Europe’s Fight against Discrimination
As last spring’s European Parliament elections have shown, radical right parties appear to be gaining ground again in Europe. When these parties began to have electoral success in the 1980s, anti-racist groups took notice. Activists initially focused on the violence of the far right, but eventually focused on developing antidiscrimination policies that would protect the rights of ethnic minorities and others.
Since the end of World War II, ethnic minority populations have grown in Europe. Many of these groups arrived as immigrants, recruited by war ravaged countries to help rebuild cities and boost economies that had lost much of their manpower. I began conducting research on the politics of immigration in Europe in the 1990s, focusing on political parties like the French National Front and Austrian Freedom Party. It was during this decade in particular that issues surrounding racism and discrimination came to the fore in Europe. Along with the rise of anti-immigrant (and racist) parties came groups that would fight for the rights of ethnic minority groups. It also happened to be a time of deepening European integration. As the EU passed the Maastricht and Amsterdam treaties, advocates saw an opportunity to also expand the rights of ethnic minority groups, and the European Commission became a partner in these efforts.
The European Union declared 1997 the “Year against Racism.” This declaration was clearly in response to the success of radical right parties, but it also signaled a shift in the approach that the EU would take to issues of racism and discrimination. First, it acknowledged that racism existed, and second, it helped to lay the groundwork for member states to take on this issue through policy change at the EU level. Around this time, anti-racism organizations from around Europe formed the transnational European Network against Racism (ENAR) to track and report on racist acts. As I conducted research through the mid- to late 1990s I was often surprised at the lack of institutions that could deal with discrimination issues. France’s “color-blind” approach to discrimination made it difficult for ethnic minorities to prove disparate treatment. Germany’s continued insistence that it was “not a country of immigration” made it difficult for Turks and other minorities to gain citizenship and be considered members of the community.
As I covered the electoral success of the Austrian Freedom Party in 1999 it seemed that the EU’s patience with these parties had come to an end. Left-leaning governments in the other 14 member states wanted to take action. One of the responses to the Freedom Party’s success and entry into a coalition government in 2000 was the passage of the EU’s Racial Equality Directive (RED). Antidiscrimination policy would now have to be passed into the national laws of all the current and future EU member states.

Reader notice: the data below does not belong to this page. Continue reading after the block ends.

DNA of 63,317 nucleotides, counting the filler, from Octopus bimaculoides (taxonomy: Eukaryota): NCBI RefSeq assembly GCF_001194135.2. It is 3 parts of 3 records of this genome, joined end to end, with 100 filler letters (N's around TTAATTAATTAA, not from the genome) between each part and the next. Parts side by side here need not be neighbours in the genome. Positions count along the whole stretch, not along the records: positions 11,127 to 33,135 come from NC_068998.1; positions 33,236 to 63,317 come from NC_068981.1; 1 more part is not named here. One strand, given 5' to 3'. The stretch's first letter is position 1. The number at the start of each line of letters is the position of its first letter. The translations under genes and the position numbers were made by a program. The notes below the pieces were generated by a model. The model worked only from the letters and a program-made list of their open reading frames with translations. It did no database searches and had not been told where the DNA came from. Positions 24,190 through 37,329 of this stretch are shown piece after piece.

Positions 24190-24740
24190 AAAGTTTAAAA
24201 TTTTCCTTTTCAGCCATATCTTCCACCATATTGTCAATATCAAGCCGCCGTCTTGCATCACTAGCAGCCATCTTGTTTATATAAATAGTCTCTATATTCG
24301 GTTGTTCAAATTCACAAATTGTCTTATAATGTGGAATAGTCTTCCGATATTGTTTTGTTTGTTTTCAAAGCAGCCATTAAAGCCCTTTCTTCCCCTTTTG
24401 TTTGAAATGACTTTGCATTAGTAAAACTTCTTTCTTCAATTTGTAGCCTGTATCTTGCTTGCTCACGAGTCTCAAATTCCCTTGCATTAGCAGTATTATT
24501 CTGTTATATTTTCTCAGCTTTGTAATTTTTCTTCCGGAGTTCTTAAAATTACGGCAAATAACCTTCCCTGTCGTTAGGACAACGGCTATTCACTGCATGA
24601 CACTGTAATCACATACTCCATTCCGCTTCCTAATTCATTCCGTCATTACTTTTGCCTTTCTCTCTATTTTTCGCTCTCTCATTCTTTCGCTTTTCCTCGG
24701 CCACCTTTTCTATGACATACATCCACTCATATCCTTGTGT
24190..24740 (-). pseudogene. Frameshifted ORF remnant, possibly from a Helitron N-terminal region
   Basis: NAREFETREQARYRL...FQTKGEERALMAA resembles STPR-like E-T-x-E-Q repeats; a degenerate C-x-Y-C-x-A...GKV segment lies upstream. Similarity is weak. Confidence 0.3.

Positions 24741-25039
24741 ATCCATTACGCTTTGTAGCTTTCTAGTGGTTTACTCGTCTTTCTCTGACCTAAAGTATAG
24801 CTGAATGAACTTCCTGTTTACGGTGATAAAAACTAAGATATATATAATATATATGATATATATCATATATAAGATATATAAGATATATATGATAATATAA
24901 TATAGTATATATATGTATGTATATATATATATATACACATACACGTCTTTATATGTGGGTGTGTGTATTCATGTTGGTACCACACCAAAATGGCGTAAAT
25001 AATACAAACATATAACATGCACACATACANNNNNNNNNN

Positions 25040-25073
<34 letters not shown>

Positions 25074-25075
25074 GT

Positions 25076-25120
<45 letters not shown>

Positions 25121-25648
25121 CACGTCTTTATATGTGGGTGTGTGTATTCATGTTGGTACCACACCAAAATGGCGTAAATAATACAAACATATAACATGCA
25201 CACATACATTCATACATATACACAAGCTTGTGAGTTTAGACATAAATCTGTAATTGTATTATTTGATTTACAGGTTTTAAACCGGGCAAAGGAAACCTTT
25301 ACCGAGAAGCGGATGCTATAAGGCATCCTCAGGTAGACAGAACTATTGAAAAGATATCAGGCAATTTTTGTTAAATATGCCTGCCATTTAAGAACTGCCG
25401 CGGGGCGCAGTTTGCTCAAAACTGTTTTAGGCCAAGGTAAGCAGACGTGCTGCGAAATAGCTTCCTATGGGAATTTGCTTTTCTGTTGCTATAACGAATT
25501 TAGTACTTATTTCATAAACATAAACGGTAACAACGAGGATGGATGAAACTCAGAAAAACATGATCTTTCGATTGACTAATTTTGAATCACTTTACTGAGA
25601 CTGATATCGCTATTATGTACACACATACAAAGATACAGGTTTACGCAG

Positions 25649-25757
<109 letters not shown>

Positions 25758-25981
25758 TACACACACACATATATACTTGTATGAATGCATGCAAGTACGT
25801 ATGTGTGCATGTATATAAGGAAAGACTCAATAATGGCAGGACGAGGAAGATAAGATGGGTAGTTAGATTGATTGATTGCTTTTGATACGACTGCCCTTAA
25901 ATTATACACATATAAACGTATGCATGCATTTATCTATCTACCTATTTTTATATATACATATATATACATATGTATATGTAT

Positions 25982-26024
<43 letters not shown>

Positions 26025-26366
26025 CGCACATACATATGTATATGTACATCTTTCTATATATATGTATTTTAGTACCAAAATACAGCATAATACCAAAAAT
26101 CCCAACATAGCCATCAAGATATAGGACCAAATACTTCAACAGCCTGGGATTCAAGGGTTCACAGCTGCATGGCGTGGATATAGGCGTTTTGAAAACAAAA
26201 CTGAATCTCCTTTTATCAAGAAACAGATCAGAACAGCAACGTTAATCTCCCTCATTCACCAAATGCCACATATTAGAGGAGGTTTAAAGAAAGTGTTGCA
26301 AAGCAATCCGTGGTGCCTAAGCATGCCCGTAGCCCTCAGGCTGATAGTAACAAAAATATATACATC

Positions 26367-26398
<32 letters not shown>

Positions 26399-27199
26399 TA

All EU member states have transposed the EU into national law and created the equality bodies that were required by the legislation. However, the impact of the current fiscal crisis, and changes in government has led to a lack of support for these bodies. In a 2008 survey by the EU Fundamental Rights Agency (FRA), the agency found that 57% of immigrants and ethnic minorities were unaware of the existence of antidiscrimination legislation and 82% of those who were discriminated against did not report it. Despite the passage of the RED, Europe still needs to develop an environment where ethnic minorities are more aware of the resources available to them to deal with discrimination. It is clear that governments must do more to make citizens aware of resources available to fight discrimination. Providing resources for local level organizations to work with ethnic minority communities is an effective way to improve access to and knowledge of resources.
Implementation of the RED has been slow, and clearly impacted by government budget cuts, leading to a lack of awareness. However, in time, there is hope that norms against discrimination will develop as employers and others learn to value diversity. It is not clear that this current surge in support for radical right parties will lead to another push for policy change by advocates for immigrants and ethnic minorities, but there have been actions taken to fight against racist discourses in the European Parliament elections. In the meantime, organizations like ENAR and the EU’s Fundamental Rights Agency will continue to push for the rights of ethnic minorities and immigrants in Europe.
Terri E. Givens is an Associate Professor in the Department of Government at the University of Texas at Austin.